DETROIT -- As Stephen Curry dribbled the ball down court with less than 16 seconds left, a chance for a historic NCAA tournament upset and improbable Final Four berth resting squarely on his shoulders, 57,563 Ford Field spectators watched wide-eyed in anticipation.
Tennessee takes over as the No. 1 overall seed this week while Memphis sits a spot behind the Vols. There were five other contenders -- North Carolina, Duke, Kansas, UCLA and Texas -- for the other two top spots. I went with the Tar Heels and 'Horns. The latter may come as a surprise; however, Texas has gone undefeated in February and its 19-point win over Tennessee on Nov. 24 has never looked better. Victories over the Jayhawks and Bruins don't hurt, either.
One of the biggest misconceptions about college basketball -- usually perpetrated by college football fans -- is that the regular season means nothing. Maybe in late February and early March there are some important games as teams vie for the last few NCAA tournament bids. But November? December? Meaningless.
Last year, within the span of a single season, the Big 12 witnessed the arrival and departure of arguably the most dominant freshman in college basketball history. Now everyone wants to know who will be "this year's Kevin Durant." No contradiction is seen there. Maybe one should be. We are, after all, coming off a season that saw much ink similarly spilled on "who will be this year's George Mason?" The answer, depending on one's point of view, was either "no one" or "Georgetown and/or UCLA," the Hoyas and Bruins being the scrappy underdogs who, as lowly twos, represented the lowest-seeded teams to advance to the 2007 Final Four.
Wearing a black "No. 10" Texas jersey, Vince Young received a loud ovation from the crowd at Royal-Memorial Stadium as he jogged on to the field for the coin toss prior to last Saturday's Kansas State-Texas game. Their appreciation for the 2005 Heisman runner-up likely grew that much stronger once the game kicked off.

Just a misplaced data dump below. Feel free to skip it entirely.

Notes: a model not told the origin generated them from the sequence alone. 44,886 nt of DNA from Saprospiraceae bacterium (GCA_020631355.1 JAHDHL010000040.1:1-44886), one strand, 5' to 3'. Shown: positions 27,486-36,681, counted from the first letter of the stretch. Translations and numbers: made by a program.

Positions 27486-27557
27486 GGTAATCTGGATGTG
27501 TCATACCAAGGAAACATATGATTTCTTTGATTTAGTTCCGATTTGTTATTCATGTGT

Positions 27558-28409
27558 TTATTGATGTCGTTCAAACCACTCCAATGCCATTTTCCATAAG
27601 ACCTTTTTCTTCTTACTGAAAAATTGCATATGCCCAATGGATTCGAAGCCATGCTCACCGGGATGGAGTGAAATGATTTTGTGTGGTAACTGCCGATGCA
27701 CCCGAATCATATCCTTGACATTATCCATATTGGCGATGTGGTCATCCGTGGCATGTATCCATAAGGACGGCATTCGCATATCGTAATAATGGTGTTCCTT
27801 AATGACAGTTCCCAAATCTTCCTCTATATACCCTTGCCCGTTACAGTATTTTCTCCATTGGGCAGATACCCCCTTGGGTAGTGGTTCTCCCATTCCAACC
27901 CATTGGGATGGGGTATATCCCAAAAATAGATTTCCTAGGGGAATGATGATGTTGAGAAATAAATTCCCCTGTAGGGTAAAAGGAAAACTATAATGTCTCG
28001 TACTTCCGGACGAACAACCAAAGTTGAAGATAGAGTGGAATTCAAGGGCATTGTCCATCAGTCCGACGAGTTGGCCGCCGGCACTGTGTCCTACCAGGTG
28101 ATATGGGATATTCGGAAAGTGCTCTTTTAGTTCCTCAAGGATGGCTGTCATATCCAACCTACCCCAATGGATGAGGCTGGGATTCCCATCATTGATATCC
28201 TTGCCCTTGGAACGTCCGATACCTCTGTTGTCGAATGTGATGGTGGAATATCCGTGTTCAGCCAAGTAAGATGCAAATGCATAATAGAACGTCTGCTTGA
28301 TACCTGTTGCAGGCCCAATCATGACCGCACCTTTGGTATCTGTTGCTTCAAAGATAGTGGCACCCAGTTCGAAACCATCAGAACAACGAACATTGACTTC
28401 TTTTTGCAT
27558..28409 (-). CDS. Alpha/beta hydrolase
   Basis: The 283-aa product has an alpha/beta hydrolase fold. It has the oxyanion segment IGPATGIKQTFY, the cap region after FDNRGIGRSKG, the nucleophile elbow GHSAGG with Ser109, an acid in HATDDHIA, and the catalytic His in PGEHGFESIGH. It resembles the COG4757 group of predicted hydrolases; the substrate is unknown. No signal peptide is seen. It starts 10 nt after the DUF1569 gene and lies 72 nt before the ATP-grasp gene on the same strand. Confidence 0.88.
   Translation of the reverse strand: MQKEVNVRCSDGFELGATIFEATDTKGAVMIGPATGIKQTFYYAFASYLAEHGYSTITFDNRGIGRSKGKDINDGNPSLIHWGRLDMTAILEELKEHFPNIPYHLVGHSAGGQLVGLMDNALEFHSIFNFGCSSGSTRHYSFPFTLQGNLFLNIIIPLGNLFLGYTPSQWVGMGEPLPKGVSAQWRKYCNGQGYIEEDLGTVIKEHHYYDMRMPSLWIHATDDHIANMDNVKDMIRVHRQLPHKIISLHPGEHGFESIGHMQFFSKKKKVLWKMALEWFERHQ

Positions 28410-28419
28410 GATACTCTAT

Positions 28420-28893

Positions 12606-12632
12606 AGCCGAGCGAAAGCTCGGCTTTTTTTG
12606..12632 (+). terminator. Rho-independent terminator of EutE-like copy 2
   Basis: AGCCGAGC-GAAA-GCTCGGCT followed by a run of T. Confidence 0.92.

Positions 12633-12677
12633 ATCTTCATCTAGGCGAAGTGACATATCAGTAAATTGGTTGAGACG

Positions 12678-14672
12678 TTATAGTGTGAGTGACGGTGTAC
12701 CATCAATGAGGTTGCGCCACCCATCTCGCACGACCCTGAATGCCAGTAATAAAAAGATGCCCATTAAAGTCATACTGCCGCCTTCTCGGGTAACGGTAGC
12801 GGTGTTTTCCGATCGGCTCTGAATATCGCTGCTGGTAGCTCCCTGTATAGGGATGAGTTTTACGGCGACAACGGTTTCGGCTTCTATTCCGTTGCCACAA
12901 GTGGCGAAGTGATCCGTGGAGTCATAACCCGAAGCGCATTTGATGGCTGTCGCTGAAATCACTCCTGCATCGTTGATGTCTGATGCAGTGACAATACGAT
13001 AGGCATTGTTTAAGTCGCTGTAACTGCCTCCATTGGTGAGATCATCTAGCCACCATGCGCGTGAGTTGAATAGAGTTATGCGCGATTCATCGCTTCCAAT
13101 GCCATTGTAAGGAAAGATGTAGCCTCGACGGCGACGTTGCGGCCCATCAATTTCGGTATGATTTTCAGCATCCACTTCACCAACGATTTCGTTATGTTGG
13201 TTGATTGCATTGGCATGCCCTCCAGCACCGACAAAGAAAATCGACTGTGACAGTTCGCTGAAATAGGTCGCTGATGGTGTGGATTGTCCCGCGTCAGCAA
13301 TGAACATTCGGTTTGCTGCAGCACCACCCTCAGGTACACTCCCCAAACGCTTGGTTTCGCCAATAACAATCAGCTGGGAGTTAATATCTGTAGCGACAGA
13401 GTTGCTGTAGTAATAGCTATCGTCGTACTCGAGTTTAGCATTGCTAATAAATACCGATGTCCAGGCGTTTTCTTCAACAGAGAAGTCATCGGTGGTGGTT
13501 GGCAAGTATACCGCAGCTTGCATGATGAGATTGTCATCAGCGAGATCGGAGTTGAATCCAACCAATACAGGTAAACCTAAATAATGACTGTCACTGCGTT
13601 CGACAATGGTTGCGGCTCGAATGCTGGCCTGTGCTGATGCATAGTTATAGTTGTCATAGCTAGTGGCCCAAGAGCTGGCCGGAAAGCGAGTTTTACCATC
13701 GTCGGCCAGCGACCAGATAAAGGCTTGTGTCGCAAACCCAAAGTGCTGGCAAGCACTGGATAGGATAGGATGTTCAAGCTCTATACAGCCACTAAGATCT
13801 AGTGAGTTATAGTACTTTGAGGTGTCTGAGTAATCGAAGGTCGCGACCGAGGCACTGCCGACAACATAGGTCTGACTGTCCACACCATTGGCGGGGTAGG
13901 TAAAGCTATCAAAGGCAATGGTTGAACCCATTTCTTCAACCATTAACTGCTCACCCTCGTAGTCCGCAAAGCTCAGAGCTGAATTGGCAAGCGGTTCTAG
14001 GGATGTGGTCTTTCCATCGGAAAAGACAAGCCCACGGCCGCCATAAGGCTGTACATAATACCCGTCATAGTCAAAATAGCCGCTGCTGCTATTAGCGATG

By Monday morning college basketball's coaching carousel involved 50 teams; 46 jobs have been filled and Rick Majerus is ominously circling as a candidate for St. Louis' vacancy. While late April is the beginning of the honeymoon period for fresh hires, fans no doubt hold certain expectations for the winter: that the new coach will either breathe life into a moribund program, lift a team from major-conference mediocrity to the Final Four or maintain the school's winning tradition while somehow eclipsing his predecessor's achievements. The over-optimistic faithful would also like these things to happen immediately, if at all possible. After all, Bruce Pearl made Tennessee's turnaround look so easy ...
1. Unheralded Zach Johnson won the Masters on Sunday, holding off Tiger Woods, who never got it going in the final round and finished in a tie for second. Once again, Tiger failed to win a major in which he didn't enter the final round with the lead. Well, at least we finally know the terms of his deal with the devil.
The three-week Kentucky coaching saga can be retraced, most easily, as a series of plans. First was the Escape Plan -- Tubby Smith's pre-emptive strike that saw him relocate to the relatively pressure-free zone of the Twin Cities before the angry mob could chase him out of Lexington. Then came UK's Plan A, which was to lure favorite son Billy Donovan and his two title rings from Gainesville with a blank check and innumerable perks. This failed, as their double-ringed savior was only a tease. Plan B was to hire Rick Barnes from Texas, and this was aborted by one or both parties, as he pulled himself out of the running. On Friday, the Wildcats went through with what was apparently Plan C, inking Texas A&M coach Billy Gillispie to a seven-year, $2.3 million-per deal, introducing him at a glorious pep rally and pasting his mug on two sizes of downloadable desktop wallpaper.
It's February, which means the 'Bag has reached the point where we've been on the road long enough that we have no idea where we are in the morning when the alarm clock goes off. Yet, there are indeed benefits to so much travel, not least picking up those little nuggets that you can only learn on the road. To wit: